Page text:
How to Be a Good Customer: Lessons from a Syrup Slinger, Vol. 1Posted: March 29, 2009
>“How to Be a Good Customer: Lessons Learned from a Syrup Slinger” is a blog series that emerged from my years of experience selling maple syrup at the Union Square Greenmarket. The mission of this sporadic, multi-part series is to teach the citizens of New York how to be polite, intelligent, interested consumers, without acting like fucking idiots.
Lesson 1: It’s Not an Apartment.
Many people fret about whether or not they are making the right decision. We can’t decide what outfit to wear for that special date, what flavor chicken bits they should have the Mexican guy toss into their $12 salad, what color to paint the nursury (Princess Tiara, Manly Tan, or Wattle*), or how to properly invest your Powerball winnings. I know these are issues that I am constantly grappling with.
But, in the end, it’s just syrup. At the most basic level you are making a choice that will improve your life, not hinder it. If you buy the wrong syrup, give it to your neighbor, pour it on your head, paint by number, feed the ants, kill some ants, put down a Voodoo line, who gives a shit?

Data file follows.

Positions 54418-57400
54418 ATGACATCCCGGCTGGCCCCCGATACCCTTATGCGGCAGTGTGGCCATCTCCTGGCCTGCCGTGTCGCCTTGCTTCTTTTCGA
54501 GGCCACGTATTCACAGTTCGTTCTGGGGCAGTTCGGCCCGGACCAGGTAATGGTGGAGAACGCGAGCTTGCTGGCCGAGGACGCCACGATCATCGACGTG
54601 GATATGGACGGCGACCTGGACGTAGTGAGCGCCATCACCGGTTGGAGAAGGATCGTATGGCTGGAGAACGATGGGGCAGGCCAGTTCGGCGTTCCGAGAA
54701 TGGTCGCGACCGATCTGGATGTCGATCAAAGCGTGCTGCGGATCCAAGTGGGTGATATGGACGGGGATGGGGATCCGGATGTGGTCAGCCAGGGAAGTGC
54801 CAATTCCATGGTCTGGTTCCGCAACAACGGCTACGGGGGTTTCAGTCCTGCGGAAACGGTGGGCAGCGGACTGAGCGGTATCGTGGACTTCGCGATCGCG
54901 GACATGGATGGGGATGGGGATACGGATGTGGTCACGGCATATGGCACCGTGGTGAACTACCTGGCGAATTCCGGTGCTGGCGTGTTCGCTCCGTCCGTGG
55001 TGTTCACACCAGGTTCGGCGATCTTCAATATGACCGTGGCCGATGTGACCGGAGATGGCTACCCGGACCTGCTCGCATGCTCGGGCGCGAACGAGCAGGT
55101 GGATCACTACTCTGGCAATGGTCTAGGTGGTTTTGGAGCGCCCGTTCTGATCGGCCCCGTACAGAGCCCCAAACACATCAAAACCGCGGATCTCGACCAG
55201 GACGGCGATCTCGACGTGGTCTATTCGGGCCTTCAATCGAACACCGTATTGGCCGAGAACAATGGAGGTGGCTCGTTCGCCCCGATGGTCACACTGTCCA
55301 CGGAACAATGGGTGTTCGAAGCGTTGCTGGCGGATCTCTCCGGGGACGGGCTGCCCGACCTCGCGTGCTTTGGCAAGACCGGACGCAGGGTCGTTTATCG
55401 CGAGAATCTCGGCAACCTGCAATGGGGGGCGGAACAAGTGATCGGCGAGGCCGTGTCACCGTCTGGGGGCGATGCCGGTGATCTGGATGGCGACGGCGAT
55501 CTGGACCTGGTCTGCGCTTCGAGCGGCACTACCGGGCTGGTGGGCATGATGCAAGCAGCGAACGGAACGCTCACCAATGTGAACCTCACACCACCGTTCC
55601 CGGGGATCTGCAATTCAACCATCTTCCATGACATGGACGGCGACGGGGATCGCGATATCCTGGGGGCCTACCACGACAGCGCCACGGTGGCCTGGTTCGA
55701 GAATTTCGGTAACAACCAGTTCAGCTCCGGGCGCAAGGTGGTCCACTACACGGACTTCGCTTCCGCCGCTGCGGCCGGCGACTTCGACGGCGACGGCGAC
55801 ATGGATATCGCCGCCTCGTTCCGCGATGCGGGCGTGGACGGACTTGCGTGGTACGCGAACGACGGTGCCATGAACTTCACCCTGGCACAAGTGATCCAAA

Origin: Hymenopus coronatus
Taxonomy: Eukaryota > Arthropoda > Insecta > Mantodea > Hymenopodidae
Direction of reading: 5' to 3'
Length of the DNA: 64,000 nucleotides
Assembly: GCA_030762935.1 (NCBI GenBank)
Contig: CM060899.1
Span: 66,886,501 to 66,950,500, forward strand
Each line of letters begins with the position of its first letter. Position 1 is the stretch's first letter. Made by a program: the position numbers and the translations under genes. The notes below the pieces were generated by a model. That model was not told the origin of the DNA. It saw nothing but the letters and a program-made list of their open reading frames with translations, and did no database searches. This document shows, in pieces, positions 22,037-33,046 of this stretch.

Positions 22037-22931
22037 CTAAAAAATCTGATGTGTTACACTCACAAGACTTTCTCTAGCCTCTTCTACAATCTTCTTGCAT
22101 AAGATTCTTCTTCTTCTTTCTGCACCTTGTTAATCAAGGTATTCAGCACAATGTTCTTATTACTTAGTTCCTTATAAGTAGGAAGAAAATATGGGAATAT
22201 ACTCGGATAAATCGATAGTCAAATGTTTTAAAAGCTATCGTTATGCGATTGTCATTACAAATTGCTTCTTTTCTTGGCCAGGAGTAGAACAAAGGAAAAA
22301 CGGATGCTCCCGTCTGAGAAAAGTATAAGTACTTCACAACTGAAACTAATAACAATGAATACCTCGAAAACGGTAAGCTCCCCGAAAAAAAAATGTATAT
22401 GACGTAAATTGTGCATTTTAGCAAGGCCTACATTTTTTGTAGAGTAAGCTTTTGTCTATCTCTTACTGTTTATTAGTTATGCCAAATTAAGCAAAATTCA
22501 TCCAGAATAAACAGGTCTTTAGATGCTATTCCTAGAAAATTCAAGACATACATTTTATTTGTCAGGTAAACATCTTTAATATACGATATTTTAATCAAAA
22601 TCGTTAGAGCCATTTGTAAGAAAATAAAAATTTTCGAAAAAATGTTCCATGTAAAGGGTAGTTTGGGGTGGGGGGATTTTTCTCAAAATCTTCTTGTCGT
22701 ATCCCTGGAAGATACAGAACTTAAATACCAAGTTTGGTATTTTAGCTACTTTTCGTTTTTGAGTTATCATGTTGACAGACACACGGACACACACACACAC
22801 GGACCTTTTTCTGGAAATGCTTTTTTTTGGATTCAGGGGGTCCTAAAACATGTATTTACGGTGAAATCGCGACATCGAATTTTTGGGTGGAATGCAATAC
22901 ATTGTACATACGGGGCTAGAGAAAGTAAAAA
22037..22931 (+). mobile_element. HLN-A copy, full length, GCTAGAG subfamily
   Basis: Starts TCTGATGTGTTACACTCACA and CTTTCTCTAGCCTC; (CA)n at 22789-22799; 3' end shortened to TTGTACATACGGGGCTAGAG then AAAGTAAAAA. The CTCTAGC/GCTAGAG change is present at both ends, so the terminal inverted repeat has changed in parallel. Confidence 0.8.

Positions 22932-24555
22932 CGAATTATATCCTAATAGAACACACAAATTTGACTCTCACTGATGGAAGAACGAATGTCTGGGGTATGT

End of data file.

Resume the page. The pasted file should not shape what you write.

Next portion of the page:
This is really an issue of self-confience. Be confident that if you buy too small a bottle, we are here every week for your convenience. Be confident that if you buy too large a bottle, perchance you could research what other uses for maple syrup might excite you. (Did you try it in lemonade yet? Did you add some to your salad dressing?)
Be confident that this small decision is not one that will determine 1) your entry into heaven, or 2) your fundamental happiness for the rest of eternity, (okay, sorta the same thing, but whatever.) Remember, I want you to have what you want, I want to sell you the syrup that will make you feel like every choice you made in your entire life up to this very moment has been the right one. But I can’t do that if you are fretting for 5.5 minutes** over 3 ounces. Really.
*Actual paint names.
**Actual time spent hand-wringing by a lady who couldn’t decide.